State-owned farmer sells up substantial dairy operations
State-owned farming entity Landcorp Farming Limited is selling one of its bigger North Island dairying units.
Landcorp’s Wharere Road farm near the Bay of Plenty township of Te Puke is a 404 hectare block which has been milking more than 1300 cows – producing more than 500,000 kilograms of milk solids at its peak.
However, with the company now focusing more on developing the capacity of new dairying units, the lush Te Puke farm has been place on the market for sale through Bayleys Tauranga in a tender process closing on December 4.
Bayleys Tauranga rural sales manager Simon Anderson said the Wharere Road farm encompassed five blocks operating as two individual units. Tenders could be made for purchasing any of the five blocks individually, in any combination, or as one combined portfolio.
Nationwide, Landcorp Farming Limited runs 1.6 million stock units on 137 properties – encompassing sheep, beef, deer and dairy farms.
In the company’s 2013 report, chairman Bill Baylis said Landcorp was particularly focused on growing productivity at its Wairakei operations near Taupo – with the intention of adding 4500 more hectares and seven new milking sheds in that region alone.
“The approach means the clustering or amalgamation of properties to unlock economies of scale and development opportunities.”
As a stand-alone location, the Te Puke farm is somewhat isolated from Landcorp’s other ‘cluster’ locations. The combined Wharere Road unit has a July 2011 rateable valuation of $11.14million.
Infrastructure and buildings
on the farm block include:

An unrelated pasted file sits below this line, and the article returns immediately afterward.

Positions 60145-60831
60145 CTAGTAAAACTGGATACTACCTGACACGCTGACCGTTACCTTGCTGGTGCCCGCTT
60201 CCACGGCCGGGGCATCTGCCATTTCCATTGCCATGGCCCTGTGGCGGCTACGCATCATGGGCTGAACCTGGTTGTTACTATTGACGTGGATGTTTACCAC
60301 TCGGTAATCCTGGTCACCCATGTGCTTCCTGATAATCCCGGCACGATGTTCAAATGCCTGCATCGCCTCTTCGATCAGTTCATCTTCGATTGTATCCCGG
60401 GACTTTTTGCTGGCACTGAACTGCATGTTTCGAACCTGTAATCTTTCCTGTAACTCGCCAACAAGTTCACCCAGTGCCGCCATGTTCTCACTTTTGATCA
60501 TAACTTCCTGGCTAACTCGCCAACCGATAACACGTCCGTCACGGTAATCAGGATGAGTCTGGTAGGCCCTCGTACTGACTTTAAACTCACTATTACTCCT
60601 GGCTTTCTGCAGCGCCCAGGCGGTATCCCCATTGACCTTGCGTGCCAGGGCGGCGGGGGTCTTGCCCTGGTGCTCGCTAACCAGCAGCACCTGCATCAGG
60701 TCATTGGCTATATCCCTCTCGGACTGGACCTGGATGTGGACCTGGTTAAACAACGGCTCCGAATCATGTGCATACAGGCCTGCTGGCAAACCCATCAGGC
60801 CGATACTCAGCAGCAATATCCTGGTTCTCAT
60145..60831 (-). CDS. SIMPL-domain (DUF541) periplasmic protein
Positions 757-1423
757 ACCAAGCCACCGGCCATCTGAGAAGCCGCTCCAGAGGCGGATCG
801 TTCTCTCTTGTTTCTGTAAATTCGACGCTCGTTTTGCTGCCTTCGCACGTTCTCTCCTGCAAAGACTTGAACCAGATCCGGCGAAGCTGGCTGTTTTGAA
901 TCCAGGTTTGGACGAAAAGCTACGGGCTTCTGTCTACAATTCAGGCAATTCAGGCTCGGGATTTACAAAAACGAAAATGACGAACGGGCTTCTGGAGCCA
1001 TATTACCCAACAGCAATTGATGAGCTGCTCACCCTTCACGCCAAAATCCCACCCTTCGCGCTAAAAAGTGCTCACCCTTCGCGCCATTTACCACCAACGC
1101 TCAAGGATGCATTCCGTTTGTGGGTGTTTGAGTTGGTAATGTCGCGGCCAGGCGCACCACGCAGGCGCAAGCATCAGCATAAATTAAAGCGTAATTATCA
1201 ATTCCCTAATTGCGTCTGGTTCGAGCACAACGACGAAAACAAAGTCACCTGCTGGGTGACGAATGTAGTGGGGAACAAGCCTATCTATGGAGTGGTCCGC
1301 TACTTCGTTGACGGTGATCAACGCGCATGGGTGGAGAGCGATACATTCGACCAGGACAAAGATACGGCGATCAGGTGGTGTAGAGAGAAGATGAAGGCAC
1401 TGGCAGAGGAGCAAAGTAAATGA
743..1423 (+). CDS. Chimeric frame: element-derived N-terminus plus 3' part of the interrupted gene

• Five milking sheds – encompassing a 34-aside herringbone shed, three 20-aside herringbone milking sheds, and an 18-aside herringbone milking shed. All sheds were built in the1980s.
• Six homes – five of which are three-bedroom residences, and one four-bedroom dwelling.
• A consented two pond effluent system on each farm.
• An array of enclosed hay barns, half-round barns, calf sheds, implement sheds and workshops.
“Originally when Landcorp bought the Wharere Road land, there were five individual farms. These were combined into two ‘super-units’ run by individual share milkers. The option for any potential purchaser is to maintain the operation under its current format and purchase the whole farm, or revert it back down into smaller productive units,” Mr Anderson said.
farm is supplied from a metered district water scheme to all
homes, sheds and troughs. Boundary fencing is predominantly
post/batten and wire fencing, while the paddocks are
subdivided by electric fencing. Access around the farm is
well-formed races. A full fertiliser history of the farm has been kept, as have rainfall records of between 1300mm - 1500mm per annum.
Tenders close on December 4.